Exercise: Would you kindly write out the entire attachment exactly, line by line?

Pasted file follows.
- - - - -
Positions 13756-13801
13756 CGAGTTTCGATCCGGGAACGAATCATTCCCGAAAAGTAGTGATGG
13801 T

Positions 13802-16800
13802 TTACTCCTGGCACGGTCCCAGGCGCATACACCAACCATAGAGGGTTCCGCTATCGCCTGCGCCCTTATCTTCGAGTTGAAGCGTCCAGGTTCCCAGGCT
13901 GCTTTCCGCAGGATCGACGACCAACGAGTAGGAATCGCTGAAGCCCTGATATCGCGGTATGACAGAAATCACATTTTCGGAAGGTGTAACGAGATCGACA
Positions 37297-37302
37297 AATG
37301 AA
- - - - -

Positions 13756-13801
13756 CGAGTTTCGATCCGGGAACGAATCATTCCCGAAAAGTAGTGATGG
13801 T

Positions 13802-16800
13802 TTACTCCTGGCACGGTCCCAGGCGCATACACCAACCATAGAGGGTTCCGCTATCGCCTGCGCCCTTATCTTCGAGTTGAAGCGTCCAGGTTCCCAGGCT
13901 GCTTTCCGCAGGATCGACGACCAACGAGTAGGAATCGCTGAAGCCCTGATATCGCGGTATGACAGAAATCACATTTTCGGAAGGTGTAACGAGATCGACA
Positions 37297-37302
37297 AATG
37301 AA